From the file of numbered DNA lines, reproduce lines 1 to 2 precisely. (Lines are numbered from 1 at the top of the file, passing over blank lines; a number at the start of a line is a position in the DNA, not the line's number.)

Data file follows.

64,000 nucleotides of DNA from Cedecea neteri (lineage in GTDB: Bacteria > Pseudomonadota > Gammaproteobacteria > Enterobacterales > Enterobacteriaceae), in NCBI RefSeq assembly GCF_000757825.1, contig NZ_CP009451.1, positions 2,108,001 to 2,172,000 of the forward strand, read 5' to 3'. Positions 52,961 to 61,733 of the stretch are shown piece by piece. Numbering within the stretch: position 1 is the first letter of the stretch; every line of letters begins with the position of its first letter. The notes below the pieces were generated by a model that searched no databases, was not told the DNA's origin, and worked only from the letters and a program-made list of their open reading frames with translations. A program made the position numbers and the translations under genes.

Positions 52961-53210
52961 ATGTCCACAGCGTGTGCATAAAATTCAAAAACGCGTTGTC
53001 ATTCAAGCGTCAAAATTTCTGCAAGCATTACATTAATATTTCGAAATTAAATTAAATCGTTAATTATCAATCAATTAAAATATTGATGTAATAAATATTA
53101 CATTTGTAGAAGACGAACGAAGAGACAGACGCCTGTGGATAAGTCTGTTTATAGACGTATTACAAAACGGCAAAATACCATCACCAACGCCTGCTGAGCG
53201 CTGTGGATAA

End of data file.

64,000 nucleotides of DNA from Cedecea neteri (lineage in GTDB: Bacteria > Pseudomonadota > Gammaproteobacteria > Enterobacterales > Enterobacteriaceae), in NCBI RefSeq assembly GCF_000757825.1, contig NZ_CP009451.1, positions 2,108,001 to 2,172,000 of the forward strand, read 5' to 3'. Positions 52,961 to 61,733 of the stretch are shown piece by piece. Numbering within the stretch: position 1 is the first letter of the stretch; every line of letters begins with the position of its first letter. The notes below the pieces were generated by a model that searched no databases, was not told the DNA's origin, and worked only from the letters and a program-made list of their open reading frames with translations. A program made the position numbers and the translations under genes.

Positions 52961-53210